Ten Tors Orchestra Rebrands Itself with an Exhilarating Concert Inspired by Finzi

United KingdomUnited Kingdom J.S. Bach, Boyce, Finzi, Haydn: Elaine Cocks (clarinet), Peninsula Arts Sinfonietta / Simon Ible (conductor), Minster Church of St Andrew, Plymouth, 12.11.2016 (PRB)

Peninsula Arts Sinfonietta with Elaine Cocks (c) Philip R Buttall

J.S. Bach – Brandenburg Concerto No.3 in G major
Boyce – Symphony No.4 in F major
Finzi – Concerto for Clarinet and Strings; Romance for String Orchestra
Haydn – Symphony No.44 in E minor, ‘Trauer’

Since 1998, in the absence of any regular Plymouth visits by the Bournemouth Symphony Orchestra – the closest professional orchestra towards the other end of the south coast – Ten Tors Orchestra has singlehandedly brought quality symphonic performances to the area, Until recently it was the resident professional ensemble of Peninsula Arts at Plymouth University, but in an ever-changing world, both politically and musically, it has relinquished its academic ties, and will cease to function, as such, early next year.

But the good news is that, by the wonders of rebranding, it has risen again like the proverbial phoenix meanwhile, as Peninsula Arts Sinfonietta, where it will largely continue in much the same vein – featuring traditional classical works, as well as exploring innovative and experimental pieces borne out of the University’s world-leading research, for example, at next February’s annual Contemporary Music Festival.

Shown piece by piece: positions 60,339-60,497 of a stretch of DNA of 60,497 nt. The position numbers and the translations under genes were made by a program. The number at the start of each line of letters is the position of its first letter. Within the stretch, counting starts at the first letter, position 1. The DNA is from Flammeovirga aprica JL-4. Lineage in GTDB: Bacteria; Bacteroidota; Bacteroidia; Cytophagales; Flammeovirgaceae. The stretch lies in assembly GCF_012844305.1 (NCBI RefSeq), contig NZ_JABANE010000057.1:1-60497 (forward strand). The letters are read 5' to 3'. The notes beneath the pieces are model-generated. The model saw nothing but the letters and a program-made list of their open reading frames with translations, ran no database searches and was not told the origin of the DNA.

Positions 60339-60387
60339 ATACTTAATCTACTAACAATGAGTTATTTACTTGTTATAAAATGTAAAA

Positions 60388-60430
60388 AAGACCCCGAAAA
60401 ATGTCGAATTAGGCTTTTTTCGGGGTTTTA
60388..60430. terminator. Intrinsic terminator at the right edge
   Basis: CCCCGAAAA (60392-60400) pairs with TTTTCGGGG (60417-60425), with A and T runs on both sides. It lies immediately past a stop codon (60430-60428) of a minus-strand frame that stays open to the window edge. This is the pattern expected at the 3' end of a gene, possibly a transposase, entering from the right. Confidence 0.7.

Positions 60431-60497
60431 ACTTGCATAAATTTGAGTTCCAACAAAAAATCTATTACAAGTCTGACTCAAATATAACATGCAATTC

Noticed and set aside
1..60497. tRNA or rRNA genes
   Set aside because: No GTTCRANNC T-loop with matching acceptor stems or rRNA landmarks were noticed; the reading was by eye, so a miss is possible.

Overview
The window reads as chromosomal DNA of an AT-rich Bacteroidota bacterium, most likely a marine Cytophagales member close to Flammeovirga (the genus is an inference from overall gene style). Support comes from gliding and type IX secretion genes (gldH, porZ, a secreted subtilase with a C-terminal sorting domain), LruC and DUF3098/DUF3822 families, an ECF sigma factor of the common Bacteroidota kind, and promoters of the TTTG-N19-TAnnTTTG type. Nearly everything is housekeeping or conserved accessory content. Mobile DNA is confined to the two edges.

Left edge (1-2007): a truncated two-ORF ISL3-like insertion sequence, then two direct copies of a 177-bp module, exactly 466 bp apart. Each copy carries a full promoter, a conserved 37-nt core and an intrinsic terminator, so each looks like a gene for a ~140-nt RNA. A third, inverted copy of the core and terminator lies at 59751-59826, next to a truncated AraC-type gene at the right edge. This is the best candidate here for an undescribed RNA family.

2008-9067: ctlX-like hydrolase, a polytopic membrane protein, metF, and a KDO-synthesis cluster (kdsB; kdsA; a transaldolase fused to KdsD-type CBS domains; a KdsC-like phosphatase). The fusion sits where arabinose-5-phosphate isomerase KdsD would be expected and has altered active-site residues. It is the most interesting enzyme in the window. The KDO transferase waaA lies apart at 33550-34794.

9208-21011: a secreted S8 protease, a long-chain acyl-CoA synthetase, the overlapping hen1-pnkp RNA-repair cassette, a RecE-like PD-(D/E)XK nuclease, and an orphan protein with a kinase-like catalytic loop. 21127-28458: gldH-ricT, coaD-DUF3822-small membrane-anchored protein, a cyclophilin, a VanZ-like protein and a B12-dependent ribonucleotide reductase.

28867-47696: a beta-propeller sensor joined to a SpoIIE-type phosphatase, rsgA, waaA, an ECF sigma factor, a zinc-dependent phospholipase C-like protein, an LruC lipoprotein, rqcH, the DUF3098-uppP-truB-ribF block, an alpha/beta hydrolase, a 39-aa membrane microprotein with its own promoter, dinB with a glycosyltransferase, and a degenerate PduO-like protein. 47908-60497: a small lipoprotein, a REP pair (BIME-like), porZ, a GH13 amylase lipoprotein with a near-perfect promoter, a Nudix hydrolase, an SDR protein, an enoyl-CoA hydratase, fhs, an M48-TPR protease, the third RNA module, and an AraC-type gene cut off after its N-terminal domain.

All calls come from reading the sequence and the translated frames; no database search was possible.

The programme for its inaugural concert, entitled ‘Gerald Finzi: Discovering his Musical Passions’, focused on the works of this quintessentially ‘English’ composer. While strongly-influenced by folk music, he also had a passion for masters of the German and English Baroque, particularly Bach and William Boyce. This clearly influenced the choice of repertoire, while ever mindful of the financial necessity of squeezing the maximum from the minimum resources.

For Bach’s Brandenburg Concerto No.3, conductor Simon Ible – Director of Music of Peninsula Arts – made a wise decision to bring the string section as close to the nave as possible, and which further allowed violins and violas to play standing, in true Baroque fashion. This greatly added to the immediacy and excitement of the performance, where leader Lindsay Braga ensured that the ensemble was taut, and both dynamics and balance well-considered throughout. This is particularly relevant given the interesting scoring of violins (3), violas (3), cellos (3), and single bass, where sometimes all ten parts play together, but equally groups of three are contrasted antiphonally. There was a real energy in the opening Allegro Moderato, which only the sheer exhilaration of the gigue-finale could exceed.

Rejigging in conventional orchestral format, now with oboes and horns added, and moving back to their usual playing position, Peninsula Arts Sinfonietta gave a sprightly and well-disciplined performance of Boyce’s charming Symphony No.4 in F. Here again balance was carefully maintained to allow the wind contribution to penetrate the texture, but never overpower it, and there was indeed some distinguished playing from both woodwind and brass. Here was a suitably light reading that caught the style and period to perfection.